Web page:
Oracle is helping development teams build and operate containers with three new tools it is releasing into open source. The tools — Smith, Crashcart and Railcar — are designed to tackle containerization challenges commonly faced.  

“Containers are more popular than ever. Here at Oracle, we use containers for many of our cloud services. While preparing for containers in production, we developed tools to help with building and operating containers,” Vish Abrams, architect for cloud development at Oracle, wrote in a post.

Smith is a secure microcontainer builder. This solution is designed to help operators deal with container images. “Unfortunately, while the standard build process for containers is ideal for developers, but the resulting container images make operators’ jobs more difficult,” Abrams wrote.

The problems it solves include large images, privilege escalation, vulnerability management, lack of user namespaces, layers, and overlays. According to Abrams, microcontainers help by providing better security and stability. Smith allows users to build microcontainers that only containers the process to be run and direct dependencies, has files with no user ownership, and is able to run read-only.

Crashcart is a microcontainer debugging tool that helps users containerize their applications and connect to the database. “Containers can be a challenge to debug, especially when you are a little fuzzy on exactly what a container is and how it works. Some people treat containers like miniature vms, and go so far as to run an ssh daemon inside their container so that they can login when things go crazy. Others stick a bunch of useful tools inside their container and use `docker exec` to get a shell inside their container. But for those of us with slightly-more-sane operational practices, what do we do when things go wrong” Abrams wrote.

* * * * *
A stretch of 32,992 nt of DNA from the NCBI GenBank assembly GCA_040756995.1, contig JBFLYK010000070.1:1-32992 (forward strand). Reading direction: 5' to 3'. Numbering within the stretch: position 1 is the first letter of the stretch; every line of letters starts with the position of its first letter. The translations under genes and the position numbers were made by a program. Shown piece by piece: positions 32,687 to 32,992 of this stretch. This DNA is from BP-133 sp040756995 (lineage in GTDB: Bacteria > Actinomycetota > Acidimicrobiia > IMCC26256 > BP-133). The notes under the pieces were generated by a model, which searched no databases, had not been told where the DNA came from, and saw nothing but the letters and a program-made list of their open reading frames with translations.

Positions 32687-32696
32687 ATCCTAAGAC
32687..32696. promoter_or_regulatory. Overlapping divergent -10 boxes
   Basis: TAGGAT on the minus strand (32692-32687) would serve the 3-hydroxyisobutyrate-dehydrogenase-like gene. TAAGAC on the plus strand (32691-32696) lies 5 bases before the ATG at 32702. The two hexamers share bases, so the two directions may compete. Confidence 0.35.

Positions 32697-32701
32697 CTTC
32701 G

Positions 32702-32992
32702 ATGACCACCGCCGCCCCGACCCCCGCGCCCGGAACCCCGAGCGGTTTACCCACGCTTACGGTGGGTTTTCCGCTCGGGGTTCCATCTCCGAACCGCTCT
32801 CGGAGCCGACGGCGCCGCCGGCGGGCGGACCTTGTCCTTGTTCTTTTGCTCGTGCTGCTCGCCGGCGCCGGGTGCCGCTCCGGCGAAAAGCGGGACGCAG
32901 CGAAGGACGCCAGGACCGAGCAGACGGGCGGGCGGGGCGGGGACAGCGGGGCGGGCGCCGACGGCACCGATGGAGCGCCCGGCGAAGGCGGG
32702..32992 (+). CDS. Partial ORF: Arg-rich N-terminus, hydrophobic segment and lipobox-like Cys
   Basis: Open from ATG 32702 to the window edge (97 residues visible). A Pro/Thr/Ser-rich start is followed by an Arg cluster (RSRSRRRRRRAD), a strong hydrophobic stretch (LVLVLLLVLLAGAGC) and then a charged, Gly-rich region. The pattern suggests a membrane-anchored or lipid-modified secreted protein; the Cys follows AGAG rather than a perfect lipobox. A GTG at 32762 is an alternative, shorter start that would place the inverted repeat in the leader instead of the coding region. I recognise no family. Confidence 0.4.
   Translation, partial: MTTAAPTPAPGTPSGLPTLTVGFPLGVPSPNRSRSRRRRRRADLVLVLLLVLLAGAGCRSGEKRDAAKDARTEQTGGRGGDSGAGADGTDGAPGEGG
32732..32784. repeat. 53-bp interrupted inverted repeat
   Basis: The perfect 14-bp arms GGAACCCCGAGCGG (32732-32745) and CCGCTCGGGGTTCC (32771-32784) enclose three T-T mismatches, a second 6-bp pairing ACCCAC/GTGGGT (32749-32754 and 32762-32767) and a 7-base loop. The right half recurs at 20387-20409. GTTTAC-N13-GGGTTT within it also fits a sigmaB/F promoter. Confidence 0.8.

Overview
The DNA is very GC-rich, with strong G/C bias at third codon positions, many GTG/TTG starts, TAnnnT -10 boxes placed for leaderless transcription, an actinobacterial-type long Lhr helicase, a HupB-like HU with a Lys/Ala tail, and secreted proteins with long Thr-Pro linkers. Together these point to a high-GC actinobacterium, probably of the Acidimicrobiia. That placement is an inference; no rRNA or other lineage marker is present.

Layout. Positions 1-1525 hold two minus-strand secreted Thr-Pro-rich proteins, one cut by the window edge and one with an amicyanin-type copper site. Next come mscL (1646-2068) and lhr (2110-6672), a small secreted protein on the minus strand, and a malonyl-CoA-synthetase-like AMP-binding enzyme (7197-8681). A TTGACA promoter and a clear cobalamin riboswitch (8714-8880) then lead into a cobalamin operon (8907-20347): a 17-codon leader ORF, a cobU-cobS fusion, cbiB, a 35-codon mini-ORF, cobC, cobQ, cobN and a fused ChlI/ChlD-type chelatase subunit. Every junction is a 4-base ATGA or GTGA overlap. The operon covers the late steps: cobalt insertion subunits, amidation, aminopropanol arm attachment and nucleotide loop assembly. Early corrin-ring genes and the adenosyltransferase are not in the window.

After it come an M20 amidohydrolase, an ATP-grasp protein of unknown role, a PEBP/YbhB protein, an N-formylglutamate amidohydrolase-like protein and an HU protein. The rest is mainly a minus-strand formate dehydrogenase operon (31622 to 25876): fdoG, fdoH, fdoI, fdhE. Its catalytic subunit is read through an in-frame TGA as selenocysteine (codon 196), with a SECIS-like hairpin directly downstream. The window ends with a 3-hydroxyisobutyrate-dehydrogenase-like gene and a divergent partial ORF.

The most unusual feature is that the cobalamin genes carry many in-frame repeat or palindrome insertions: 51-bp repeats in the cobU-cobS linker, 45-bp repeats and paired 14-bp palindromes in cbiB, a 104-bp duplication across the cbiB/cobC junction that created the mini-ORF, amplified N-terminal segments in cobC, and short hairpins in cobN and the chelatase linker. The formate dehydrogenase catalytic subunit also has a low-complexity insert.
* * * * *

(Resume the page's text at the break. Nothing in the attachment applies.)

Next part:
Crashcart also aims to make debugging easier by providing tricky hacks and mounting tools to containers on demand. It enables users to load binaries into a container to figure out problems. Currently, Crashcart doesn’t work with user namespaces prior to kernel 4.8, according to the project’s GitHub page. Oracle plans to add more functionality and capabilities to the tool such as the ability to set uid and gid in the containers.

RailCar is an alternative container runtime impentation built with Rust. “These days, almost all container utilities are in c or go. c is great for interacting with the linux kernel, but has security drawbacks. Go is great for speed of development and memory safety, but it has some limitations that create problems interacting with namespaces. Rust sits at a perfect intersection of these two languages: it has memory safety and higher-level primitives, but doesn’t sacrifice low level control over threading and therefore can handle namespaces properly. It is a great choice for container utilities and we hope to see the rust community and the container community collaborate more in the future,” Abrams wrote.

According to Abrams, Railcar is similar to runc, but with Rust it is able to provide memory safety without any overhead.

All three projects are available on Oracle’s GitHub page.